Sobering Government Report on Nursing Home Deaths Likely to be an Underestimate
It is close to five months since the first reported case of COVID-19 in the United States and the Federal Government has just released its first full report on the effect the virus has had on long term care facilities. Set against the backdrop of the easing of lock down restrictions in the United States, the data highlighted 25,923 resident deaths and 449 staff deaths as a result of the virus (accurate at the time of the release of the report).
The report also provided data on the number of positive cases seen in nursing homes: approximately 60,000. This resulted in the Centers for Disease Control and Prevention director Robert Redfield describing the impact COVID-19 had on nursing homes as “devastating”.
Clearly, the extent to which the virus has impacted on some of the most vulnerable people in society is troubling – but the problems do not end there. It is likely that the true figure is even higher than the 25,923 deaths recorded: and, even more problematically, the number is only likely to increase.
So, why is the true death figure likely to be higher? The figures released are severely compromised by the fact there is no mandate on the data that precedes May 6. In other words, nursing homes in the United States are not legally obligated to provide the Federal Government with data on COVID-19 deaths that occurred before the 6th of May. It goes without saying that this comprehensively limits the validity of the data released in the report.
Moreover, the Trump Administration has announced that approximately 3,000 nursing homes have yet to release their data to the government, meaning that COVID-19 deaths in their facilities have not been included in the data released in the government report. Of the 15,400 nursing homes across the nation, 20% had little to no response to the surveys requesting the information.
Why Are These Inaccurate Numbers Problematic?
We answer this question by realising why the numbers were requested by the government in the first place. The first reason is for transparency – as the pandemic has swept the globe, it is important the population are informed on its true impact. Beyond this, the more pertinent reason is for policy change: the data must be understood before measures are implemented to tackle it.
With only 80% of nursing homes releasing their data to the government – and with it not being compulsory to release deaths and cases recorded before May – analysis of why nursing homes have been so badly hit has been compromised. Beyond that, there is a personal cost. Why do deaths due to COVID-19 in nursing before May not need to be registered? Do they not count? Are their deaths not as devastating as any other’s?
Democrat Senator Bob Casey of Pennsylvania released a statement addressing the inequity: “The families who lost a loved one prior to May 1 deserve a basic level of respect and their loved ones should be counted.”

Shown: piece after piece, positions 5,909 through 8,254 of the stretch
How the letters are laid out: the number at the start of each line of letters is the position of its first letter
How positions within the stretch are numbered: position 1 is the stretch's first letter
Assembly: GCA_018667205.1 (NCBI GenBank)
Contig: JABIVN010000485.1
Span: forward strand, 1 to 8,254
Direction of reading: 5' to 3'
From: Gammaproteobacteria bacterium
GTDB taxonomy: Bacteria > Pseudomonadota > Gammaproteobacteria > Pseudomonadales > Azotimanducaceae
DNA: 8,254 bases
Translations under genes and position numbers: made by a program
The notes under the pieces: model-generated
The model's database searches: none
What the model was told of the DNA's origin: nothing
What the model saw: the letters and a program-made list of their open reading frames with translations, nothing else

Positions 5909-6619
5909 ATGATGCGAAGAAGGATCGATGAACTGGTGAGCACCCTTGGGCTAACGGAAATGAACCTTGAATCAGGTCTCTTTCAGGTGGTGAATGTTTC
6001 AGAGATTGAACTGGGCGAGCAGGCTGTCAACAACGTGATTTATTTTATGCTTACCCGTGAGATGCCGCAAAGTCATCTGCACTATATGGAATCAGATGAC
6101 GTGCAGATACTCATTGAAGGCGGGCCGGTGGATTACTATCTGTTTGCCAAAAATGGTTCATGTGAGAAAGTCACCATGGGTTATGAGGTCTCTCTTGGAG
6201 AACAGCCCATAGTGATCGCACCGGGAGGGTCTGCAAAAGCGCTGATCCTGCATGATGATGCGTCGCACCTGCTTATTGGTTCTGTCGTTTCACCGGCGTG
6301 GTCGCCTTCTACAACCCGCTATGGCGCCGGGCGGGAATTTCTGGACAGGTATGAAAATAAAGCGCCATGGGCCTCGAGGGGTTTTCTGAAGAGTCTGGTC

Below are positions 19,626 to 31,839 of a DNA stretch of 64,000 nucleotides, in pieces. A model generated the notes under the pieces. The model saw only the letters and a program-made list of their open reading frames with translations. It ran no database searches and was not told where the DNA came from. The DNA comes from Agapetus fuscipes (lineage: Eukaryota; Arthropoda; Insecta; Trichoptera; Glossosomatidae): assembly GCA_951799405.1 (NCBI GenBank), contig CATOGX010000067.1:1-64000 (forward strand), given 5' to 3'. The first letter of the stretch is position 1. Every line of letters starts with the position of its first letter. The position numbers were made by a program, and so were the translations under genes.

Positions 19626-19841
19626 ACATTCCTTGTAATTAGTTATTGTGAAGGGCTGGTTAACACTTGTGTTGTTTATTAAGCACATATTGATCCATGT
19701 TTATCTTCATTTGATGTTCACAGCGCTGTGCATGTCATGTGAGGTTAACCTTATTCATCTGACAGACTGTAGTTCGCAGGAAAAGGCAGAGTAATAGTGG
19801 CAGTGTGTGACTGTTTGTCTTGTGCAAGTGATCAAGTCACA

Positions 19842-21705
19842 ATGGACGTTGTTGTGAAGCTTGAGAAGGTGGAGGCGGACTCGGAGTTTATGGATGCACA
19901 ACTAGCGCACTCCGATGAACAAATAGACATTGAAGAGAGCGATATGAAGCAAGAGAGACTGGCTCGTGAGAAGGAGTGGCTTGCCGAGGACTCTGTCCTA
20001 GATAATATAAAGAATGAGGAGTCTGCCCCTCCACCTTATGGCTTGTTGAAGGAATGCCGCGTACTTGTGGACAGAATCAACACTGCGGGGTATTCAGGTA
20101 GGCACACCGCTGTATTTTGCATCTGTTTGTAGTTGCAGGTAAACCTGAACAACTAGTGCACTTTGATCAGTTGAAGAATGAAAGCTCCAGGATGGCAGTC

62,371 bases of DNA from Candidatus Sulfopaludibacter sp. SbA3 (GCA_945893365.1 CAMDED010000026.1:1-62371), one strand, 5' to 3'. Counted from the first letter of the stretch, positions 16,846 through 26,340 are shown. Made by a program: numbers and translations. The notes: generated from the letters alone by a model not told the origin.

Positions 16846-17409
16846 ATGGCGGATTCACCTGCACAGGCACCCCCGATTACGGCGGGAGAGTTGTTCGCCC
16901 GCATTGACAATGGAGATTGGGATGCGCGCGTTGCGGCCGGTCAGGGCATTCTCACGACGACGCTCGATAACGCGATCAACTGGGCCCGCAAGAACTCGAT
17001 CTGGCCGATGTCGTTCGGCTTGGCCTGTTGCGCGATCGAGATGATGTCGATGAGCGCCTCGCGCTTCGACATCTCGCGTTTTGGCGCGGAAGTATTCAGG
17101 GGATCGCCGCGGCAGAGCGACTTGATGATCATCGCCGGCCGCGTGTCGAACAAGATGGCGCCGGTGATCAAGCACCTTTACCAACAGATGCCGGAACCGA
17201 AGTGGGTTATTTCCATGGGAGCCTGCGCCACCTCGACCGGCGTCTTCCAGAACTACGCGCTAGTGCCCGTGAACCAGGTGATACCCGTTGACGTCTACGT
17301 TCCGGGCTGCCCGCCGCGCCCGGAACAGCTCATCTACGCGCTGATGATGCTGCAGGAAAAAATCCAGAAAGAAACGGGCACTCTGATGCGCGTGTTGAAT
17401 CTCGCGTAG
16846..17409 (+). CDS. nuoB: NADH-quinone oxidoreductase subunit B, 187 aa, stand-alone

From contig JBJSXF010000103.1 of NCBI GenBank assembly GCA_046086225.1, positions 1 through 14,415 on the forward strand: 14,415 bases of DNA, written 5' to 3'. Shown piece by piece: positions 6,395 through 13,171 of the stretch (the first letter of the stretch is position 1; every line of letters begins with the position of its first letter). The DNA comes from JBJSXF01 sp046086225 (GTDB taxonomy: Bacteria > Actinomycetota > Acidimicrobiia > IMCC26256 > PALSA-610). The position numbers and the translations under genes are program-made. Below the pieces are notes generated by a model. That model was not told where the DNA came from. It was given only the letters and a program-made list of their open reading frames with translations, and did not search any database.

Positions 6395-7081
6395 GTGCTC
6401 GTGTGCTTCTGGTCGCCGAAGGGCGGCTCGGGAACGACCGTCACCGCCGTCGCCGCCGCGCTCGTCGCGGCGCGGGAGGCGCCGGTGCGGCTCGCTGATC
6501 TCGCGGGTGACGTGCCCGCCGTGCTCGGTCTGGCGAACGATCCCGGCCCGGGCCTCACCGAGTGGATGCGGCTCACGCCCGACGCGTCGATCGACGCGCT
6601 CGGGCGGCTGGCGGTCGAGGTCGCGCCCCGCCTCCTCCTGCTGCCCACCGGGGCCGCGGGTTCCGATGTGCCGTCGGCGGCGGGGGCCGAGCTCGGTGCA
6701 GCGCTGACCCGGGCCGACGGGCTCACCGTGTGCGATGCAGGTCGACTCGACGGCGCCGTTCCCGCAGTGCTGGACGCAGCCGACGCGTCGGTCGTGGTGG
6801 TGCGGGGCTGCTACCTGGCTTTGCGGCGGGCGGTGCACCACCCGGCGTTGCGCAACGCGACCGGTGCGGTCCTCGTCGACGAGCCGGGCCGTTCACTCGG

An NBC News Tally estimated that of the 113,000 COVID-19 deaths in the United States, approximately 40,000 of those deaths can be directly traced to nursing homes and other facilities that provide residential care for the old, vulnerable and sick. It must be iterated that this is simply an estimate – and, until all nursing home deaths are released, that is all it will be.
Why COVID-19 is So Ripe in Long Term Care Facilities
Even if you took the COVID-19 nursing home deaths that were recorded in the government released report at face value, that would still mean nursing home deaths make up around 25% of the total COVID-19 deaths in the United States. Proportionally — even based on the conservative estimate — that is ridiculously high. But why is it so high?
According to Lisa Caruso MD from the Boston School of Medicine, “the asymptomatic spread of this virus allows it to easily sneak in to these facilities where essential staff go from nursing home to nursing home, like x-ray technicians, phlebotomists, nurses and nursing assistants who have to work more than one job to make ends meet.”
On top of this, over a month ago the Trump administration promised two weeks’ worth of PPE to all nursing homes across the United States, with the delivery to be divided into two different shipments. The reality? According to FEMA, not even half of the country’s nursing homes have seen even one shipment.
It was just last month that a wrongful death lawsuit was filed with the Los Angeles County Superior Court alleging that Ricardo Saldana, a resident of a nursing home in Glendale, had been knowingly exposed to COVID-19 by staff and other residents. It was claimed that symptomatic staff were allowed to come into contact with Mr Saldana even without protective equipment such as masks and gloves.
You add to this the fact that almost all residents in nursing homes are either elderly, vulnerable or have pre-existing medical conditions — making them high risk when it comes to COVID-19 — and the nursing home deaths begin to make sense.
What To Do If You Are Effected
Staff that work at nursing homes owe their residents a duty of care – which means they have to take all reasonable steps, within the scope of their employment, to protect their residents from COVID-19.
These steps would include staying at home if they have COVID-19 symptoms, and only coming into contact with residents if they are wearing adequate protective gear such as gloves.
If you or a loved one has caught COVID-19 while in a nursing home, or even passed away because of it, our experienced personal injury attorneys are here to fight for you and to determine the strength of your claim. Give us a call on: (888) 529-3111.